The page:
(The Center Square) – Several states have already banned or are considering banning foreign ownership of farmland from U.S. adversaries such as China, a trend that has its recent roots in North Dakota.
Chinese food manufacturer Fufeng Group purchased 370 acres of land for a corn milling plant in Grand Forks in November 2021.
By January 2023, the Grand Forks City Council announced it would deny building permits for the plant, killing the project 12 miles from the Grand Forks Air Force Base.
The pressure came from state and federal officials concerned about the proposed plant’s ties to China and its proximity to the base. A report from the Air Force that officially called the purchase of the land a “threat to national security” sealed the transaction’s fate.
According to the U.S. Department of Agriculture, about 40.8 million acres of U.S. farmland is owned by foreign citizens, companies or countries as of 2021. China owned about 384,000 acres of U.S. farmland.
While the Grand Forks plan is dead, states’ efforts to prevent China and other communist countries from owning land are ongoing.
North Dakota lawmakers this session passed a bill that prevents city or county governments from entering into land deals with foreign adversaries. Other legislators have also introduced or passed bills dealing with foreign ownership of agricultural land.
South Dakota Gov. Kristi Noem was one of the first governors to ban the Chinese-owned app TikTok from state-owned devices, but her push to ban the country and others from purchasing land was not as successful.
The state banned aliens from owning more than 160 acres of land in 1979. Lawmakers wanted to establish the “Committee on Foreign Investment in the United States – South Dakota,” which would scrutinize all foreign farmland purchases.
Senate Bill 185 failed to make it out of the Senate.
Republicans in Arizona also failed to pass a bill banning foreign entities from owning land in their state. It passed the Senate but did not garner enough votes in the House.
Other states are having more success with passing similar legislation.
Montana Gov. Greg Gianforte signed Senate Bill 203 this session that bans land purchases by what it refers to as “foreign adversaries,” defined as “any foreign government or foreign non government person determined by the U.S. secretary of commerce to have engaged in a long-term pattern or serious instances of conduct significantly adverse to the national security of the United States …”
The governor’s office identified China, North Korea, Russia, Iran, Cuba and Venezuela in a news release about signing the legislation.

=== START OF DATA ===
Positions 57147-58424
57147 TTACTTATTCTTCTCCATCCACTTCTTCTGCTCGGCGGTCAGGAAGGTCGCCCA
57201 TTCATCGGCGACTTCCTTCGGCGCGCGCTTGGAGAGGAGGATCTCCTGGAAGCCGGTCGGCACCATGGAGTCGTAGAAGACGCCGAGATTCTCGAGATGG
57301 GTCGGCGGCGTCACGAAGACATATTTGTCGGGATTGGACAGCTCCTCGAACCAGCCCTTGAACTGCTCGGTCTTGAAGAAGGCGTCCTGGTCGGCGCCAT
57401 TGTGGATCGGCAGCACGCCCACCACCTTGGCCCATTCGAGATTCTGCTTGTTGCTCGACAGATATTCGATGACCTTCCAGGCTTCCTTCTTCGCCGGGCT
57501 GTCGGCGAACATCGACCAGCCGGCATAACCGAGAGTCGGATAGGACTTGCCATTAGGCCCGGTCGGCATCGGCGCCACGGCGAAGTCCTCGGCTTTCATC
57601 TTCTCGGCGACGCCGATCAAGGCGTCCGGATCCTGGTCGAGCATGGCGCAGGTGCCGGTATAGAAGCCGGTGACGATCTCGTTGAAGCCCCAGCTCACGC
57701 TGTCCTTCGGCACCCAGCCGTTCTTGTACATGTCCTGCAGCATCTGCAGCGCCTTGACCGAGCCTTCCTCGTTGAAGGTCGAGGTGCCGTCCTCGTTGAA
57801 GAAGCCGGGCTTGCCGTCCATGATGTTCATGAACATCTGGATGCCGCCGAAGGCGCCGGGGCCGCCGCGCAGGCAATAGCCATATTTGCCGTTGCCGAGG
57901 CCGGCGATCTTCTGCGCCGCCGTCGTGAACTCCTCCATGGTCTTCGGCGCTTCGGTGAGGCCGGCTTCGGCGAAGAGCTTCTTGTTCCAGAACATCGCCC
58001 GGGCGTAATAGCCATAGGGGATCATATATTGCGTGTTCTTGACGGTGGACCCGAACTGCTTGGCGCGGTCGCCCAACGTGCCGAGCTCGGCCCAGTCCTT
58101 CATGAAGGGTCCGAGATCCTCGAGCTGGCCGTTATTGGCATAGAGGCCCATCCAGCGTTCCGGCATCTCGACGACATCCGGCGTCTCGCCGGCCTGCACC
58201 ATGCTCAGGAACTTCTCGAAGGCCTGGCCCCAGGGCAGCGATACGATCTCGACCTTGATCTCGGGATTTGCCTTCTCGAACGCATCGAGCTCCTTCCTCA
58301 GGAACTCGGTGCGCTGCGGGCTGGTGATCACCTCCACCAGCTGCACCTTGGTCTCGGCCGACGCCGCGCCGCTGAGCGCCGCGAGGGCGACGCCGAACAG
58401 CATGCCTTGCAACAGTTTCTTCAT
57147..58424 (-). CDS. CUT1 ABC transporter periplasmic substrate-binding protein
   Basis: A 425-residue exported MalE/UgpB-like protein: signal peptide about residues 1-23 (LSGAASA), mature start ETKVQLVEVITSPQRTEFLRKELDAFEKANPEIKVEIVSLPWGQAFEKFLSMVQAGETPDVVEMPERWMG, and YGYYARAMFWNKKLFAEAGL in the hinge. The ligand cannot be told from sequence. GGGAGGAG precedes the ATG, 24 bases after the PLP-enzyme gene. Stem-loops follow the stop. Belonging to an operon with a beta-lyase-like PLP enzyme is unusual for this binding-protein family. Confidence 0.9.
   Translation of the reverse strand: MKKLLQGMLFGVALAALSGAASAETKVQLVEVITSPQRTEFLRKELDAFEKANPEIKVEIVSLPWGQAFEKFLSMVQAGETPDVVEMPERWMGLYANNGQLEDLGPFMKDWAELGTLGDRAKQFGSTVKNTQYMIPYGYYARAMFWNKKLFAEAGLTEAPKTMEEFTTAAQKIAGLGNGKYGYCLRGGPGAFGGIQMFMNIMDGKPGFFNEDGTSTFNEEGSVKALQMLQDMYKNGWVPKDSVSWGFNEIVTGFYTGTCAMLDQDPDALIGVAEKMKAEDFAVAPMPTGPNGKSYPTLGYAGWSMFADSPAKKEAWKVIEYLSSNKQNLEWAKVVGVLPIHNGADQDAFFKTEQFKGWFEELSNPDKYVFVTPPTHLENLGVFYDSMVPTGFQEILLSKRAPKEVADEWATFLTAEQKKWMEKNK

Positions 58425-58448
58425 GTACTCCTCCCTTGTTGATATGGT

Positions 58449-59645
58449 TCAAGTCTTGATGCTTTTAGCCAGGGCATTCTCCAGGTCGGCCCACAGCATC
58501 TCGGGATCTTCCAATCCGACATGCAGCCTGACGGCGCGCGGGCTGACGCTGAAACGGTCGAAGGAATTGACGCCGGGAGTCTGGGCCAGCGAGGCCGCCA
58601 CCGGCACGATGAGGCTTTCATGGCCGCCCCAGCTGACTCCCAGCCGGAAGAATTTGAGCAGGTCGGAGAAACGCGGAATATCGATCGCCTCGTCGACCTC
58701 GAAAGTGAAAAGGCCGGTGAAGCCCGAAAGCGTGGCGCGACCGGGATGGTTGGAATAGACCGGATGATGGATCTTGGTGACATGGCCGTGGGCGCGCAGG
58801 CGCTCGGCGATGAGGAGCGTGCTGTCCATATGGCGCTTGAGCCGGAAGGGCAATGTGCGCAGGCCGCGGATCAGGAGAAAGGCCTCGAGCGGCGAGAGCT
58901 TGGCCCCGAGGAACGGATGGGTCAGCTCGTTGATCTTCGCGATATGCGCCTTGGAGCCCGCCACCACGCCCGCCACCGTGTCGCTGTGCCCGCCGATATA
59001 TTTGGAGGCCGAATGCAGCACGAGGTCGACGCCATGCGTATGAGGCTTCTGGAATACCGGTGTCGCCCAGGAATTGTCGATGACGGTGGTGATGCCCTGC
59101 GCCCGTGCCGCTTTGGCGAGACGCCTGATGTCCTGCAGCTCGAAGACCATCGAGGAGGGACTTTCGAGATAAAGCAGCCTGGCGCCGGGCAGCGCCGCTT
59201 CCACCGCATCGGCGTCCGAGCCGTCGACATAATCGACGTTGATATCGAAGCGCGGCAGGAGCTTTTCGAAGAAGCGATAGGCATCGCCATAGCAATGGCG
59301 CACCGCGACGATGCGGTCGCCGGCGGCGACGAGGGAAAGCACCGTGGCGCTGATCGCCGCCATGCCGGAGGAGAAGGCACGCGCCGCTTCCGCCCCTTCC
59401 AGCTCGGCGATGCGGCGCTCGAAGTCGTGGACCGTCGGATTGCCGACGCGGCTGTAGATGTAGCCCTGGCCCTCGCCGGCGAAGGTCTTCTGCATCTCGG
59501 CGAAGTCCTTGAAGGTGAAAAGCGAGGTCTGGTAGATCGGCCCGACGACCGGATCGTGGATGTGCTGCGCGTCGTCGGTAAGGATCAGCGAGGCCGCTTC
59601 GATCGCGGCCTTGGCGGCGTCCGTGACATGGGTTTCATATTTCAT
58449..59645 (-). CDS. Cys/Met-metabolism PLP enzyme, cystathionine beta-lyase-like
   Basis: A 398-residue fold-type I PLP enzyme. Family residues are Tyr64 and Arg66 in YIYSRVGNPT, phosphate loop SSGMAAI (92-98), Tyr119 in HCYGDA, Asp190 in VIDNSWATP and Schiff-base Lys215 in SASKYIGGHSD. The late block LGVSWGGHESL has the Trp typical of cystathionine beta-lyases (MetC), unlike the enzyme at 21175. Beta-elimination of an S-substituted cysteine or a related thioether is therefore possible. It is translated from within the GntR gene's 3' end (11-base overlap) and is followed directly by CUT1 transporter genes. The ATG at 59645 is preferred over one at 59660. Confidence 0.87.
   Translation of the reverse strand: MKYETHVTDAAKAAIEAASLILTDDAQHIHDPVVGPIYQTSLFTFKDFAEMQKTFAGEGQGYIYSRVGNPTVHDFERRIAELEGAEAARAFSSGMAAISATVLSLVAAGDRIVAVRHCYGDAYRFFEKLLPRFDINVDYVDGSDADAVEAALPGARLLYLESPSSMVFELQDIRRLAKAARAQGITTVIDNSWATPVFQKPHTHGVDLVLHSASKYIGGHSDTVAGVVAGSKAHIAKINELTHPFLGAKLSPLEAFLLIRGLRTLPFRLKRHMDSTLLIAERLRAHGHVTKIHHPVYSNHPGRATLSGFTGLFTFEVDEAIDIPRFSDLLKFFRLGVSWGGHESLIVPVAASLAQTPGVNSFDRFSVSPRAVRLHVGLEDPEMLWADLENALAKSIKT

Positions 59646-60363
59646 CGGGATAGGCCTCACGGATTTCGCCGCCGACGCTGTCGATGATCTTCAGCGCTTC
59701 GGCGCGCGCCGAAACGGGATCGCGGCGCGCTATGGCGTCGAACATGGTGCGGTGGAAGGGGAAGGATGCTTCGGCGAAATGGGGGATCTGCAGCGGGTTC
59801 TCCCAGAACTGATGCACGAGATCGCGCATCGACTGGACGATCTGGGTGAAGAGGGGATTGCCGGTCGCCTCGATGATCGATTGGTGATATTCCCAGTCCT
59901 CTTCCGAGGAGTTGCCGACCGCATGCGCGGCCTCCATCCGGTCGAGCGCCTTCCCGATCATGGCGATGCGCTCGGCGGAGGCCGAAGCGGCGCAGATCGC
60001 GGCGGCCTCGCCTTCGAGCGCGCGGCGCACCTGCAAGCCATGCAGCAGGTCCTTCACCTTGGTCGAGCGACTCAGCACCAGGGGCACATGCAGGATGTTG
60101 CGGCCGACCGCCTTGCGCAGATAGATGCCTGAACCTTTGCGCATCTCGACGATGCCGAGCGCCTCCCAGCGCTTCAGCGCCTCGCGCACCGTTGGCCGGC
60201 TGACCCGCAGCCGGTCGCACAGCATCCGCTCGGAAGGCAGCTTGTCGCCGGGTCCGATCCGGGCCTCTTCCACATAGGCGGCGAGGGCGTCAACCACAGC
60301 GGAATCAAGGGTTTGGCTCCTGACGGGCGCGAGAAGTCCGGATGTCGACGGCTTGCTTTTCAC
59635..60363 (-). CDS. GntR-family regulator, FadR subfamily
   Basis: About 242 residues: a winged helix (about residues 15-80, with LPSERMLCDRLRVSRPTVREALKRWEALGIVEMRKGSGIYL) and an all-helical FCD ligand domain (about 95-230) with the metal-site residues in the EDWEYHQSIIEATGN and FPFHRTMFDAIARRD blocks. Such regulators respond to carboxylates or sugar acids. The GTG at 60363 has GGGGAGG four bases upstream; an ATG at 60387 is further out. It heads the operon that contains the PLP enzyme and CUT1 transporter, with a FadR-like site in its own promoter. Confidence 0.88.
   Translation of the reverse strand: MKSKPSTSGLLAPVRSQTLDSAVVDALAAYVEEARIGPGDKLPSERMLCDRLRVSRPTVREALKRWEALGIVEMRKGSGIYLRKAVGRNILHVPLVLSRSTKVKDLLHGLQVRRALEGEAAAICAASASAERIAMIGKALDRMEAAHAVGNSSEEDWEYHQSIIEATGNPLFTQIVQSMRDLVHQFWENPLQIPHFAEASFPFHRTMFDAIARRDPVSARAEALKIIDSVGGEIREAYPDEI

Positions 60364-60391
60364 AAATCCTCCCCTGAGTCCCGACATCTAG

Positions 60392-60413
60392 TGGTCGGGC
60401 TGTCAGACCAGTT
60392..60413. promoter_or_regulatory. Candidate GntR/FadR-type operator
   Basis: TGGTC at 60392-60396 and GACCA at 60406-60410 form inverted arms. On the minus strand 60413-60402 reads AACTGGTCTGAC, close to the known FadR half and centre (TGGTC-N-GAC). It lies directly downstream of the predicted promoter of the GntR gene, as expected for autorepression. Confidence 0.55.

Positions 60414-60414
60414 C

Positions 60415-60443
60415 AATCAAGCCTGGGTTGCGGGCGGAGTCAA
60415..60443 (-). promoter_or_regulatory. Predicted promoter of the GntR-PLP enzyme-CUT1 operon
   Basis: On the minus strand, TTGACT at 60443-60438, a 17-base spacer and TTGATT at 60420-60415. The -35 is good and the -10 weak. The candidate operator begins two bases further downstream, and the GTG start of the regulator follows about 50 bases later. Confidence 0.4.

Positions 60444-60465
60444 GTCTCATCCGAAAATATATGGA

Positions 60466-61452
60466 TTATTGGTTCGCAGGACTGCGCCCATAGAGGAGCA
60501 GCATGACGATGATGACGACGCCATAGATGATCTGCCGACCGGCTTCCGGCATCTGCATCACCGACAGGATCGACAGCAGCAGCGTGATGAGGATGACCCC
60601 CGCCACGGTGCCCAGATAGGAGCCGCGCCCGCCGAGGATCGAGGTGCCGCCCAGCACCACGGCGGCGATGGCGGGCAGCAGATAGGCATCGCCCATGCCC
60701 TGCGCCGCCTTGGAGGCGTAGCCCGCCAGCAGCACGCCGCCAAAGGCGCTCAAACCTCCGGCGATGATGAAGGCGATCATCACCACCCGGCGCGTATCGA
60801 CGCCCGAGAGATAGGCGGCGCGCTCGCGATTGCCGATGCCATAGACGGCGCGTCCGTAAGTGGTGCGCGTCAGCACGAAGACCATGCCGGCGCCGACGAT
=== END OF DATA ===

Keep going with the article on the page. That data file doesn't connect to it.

In Florida, Gov. Ron DeSantis signed legislation in May that prohibits the sale of farmland and land near military bases to the Chinese Communist Party and its agents. The measure also prevents any governmental entity from knowingly entering into contracts with the CCP, or countries and entities of concern. The attorney general will able to bring a civil action against any entity in violation and the civil penalty for doing so will be twice the amount that the entity submitted a bid or proposal.
North Carolina representatives passed a bill that prevents adversarial foreign governments from acquiring farmland or property near military installations. The legislation is in the Senate.
Texas senators passed a bill that would ban foreign nationals from countries posing security threats, including China, from purchasing farmland but the measure didn’t get through the House. Gov. Greg Abbott supports the ban and he could add it to the list of items during a summer legislative session he is expected to call.
The possibility of foreign entities owning farmlands is not just a Republican issue. State Sen. Melissa Hurtado, D-Sanger, introduced a bill in heavily-Democratic California that would track foreign ownership of farmland and ban foreign purchases in 2024. The bill was placed in the Legislature’s suspense file, killing it for this session.
More than 45 members of Congress signed on to the “Prohibition of Agricultural Land for the People’s Republic of China Act.” The bill was introduced by U.S. Rep. Dan Newhouse, R-Wash., in 2022 but did not make it out of committee. The current bill is in two committees – Foreign Affairs and Agriculture.
The Senate is considering a bipartisan bill banning several countries from purchasing American farmland. The “Promoting Agriculture Safeguards and Security Act” would add the secretary of agriculture to the Committee on Foreign Investment in the United States. The lead sponsors are Sens. John Tester, D-Mont., and Mike Rounds, R-S.D. The bill is assigned to the Banking, Housing and Urban Affairs Committee.
Cole Lauterbach, David Mastio, Dan McCaleb and Alan Wooten contributed to this report.